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The Dartmouth
May 23, 2024 | Latest Issue
The Dartmouth

SWCD holding vote to strike for $21 base wage for student dining workers

The union is advocating for a raise from base hourly wage of $15 to $21, a proposal that the College refused in a bargaining session last month.


After being involved in negotiations with the College since last May, the Student Worker Collective at Dartmouth is undergoing a strike authorization vote, according to SWCD vice chair Sheen Kim ’23. After the College refused SWCD’s latest proposal at the Jan. 24 bargaining session, the group put the decision to strike to a vote on Tuesday and is still voting.

“A strike is highly likely to occur in the near future if the school does not accept the package that we provided them in our last bargaining session,” Kim said.

The SWCD’s current proposition outlines a $21 per hour base wage and new mental health and sick pay policies, according to Kim. 

The College’s current counter proposal outlines a base pay of $18.50 for cafe workers and $17.50 for snack bar and Collis Market workers, according to a Jan. 31 statement from SWCD. Wages will not increase until an agreement is reached and a new contract is ratified, according to grievance officer and SWCD bargaining committee member Ian Scott ’24.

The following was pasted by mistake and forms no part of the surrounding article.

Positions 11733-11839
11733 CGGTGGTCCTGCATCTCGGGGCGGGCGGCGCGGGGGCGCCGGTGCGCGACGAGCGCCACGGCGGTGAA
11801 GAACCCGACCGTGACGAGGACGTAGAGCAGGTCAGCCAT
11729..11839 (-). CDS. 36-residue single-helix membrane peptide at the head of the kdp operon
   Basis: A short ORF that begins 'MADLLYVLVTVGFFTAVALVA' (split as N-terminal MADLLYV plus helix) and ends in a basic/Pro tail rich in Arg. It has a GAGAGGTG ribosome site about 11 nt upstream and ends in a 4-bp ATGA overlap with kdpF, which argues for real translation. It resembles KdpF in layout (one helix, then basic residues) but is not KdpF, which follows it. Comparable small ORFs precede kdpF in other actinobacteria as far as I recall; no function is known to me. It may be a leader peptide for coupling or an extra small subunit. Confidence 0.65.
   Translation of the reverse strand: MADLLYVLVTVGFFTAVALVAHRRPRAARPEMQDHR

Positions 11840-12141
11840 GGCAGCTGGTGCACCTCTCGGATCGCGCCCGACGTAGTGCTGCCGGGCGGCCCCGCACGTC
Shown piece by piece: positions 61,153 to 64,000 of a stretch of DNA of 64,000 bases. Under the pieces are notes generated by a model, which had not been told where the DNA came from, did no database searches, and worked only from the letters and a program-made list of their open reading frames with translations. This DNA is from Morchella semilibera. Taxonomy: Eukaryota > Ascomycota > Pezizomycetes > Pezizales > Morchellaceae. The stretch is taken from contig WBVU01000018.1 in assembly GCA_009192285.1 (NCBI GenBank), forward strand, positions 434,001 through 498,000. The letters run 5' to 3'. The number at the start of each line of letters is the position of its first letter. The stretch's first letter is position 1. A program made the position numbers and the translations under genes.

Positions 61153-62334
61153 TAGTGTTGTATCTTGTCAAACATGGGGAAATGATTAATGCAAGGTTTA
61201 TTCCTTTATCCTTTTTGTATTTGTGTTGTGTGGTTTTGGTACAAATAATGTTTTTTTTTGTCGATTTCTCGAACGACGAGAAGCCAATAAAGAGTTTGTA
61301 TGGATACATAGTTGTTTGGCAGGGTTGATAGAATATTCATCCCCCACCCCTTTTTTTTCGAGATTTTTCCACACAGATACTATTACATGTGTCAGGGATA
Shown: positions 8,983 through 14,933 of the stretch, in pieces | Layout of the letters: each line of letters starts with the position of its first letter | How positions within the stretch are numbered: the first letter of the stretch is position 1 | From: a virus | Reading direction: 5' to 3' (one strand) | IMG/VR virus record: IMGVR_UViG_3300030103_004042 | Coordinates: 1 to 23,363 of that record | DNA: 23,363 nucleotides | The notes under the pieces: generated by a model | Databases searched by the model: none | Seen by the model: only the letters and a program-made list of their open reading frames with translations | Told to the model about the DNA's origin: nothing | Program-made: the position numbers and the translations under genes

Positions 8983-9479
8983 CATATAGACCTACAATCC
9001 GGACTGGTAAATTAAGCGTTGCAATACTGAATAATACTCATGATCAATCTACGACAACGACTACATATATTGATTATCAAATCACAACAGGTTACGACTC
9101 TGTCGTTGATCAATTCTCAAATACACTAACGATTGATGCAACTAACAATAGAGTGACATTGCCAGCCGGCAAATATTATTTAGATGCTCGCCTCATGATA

Currently, student workers in the higher pay bracket — which includes Novack Café, the Class of 1953 Commons, Courtyard Café, Ramekin and other café locations — earn $15 per hour base pay and $3 per hour in meal plan credit, according to an email from associate vice president of business and hospitality David Newlove. Snack bar and market workers earn $13 per hour base pay with $2 in meal plan credit per hour. For both pay brackets, hourly wages increase by 50 cents after the first term of employment and by 25 cents in subsequent terms, Newlove added.

Scott and Kim referenced recent union efforts at Northeastern University — where dining hall workers will see an increase to $30 per hour wages — and Columbia University, which ratified its first contract with the Student Workers of Columbia-UAW and increased wages from $15 to $21 per hour. 

“It would not be a strike that comes out of nowhere, and our frustration [doesn’t come] out of nowhere,” Kim said. “It is the fact that we’ve been telling you this for months and months. And you’re seeing what’s going on around campuses — this is not the fight that you want to fight.”

Attorney Joseph McConnell, whose firm represents the College  declined to comment on specific aspects of the negotiations with the SWCD. 

“Dartmouth is meeting regularly with the SWCD this term in an effort to reach a contract as soon as possible,” McConnell wrote in an email statement to The Dartmouth. “Negotiations have taken place with a positive spirit of cooperation and understanding and we look forward to reaching a signed agreement.” 

In a Feb. 6 campus-wide email, Dartmouth Student Government announced that the DSG senate had unanimously voted to endorse the call for $21 per hour wages. According to student body president David Millman ’23, a supermajority of DSG voted to approve a resolution outlining the reasons for its support.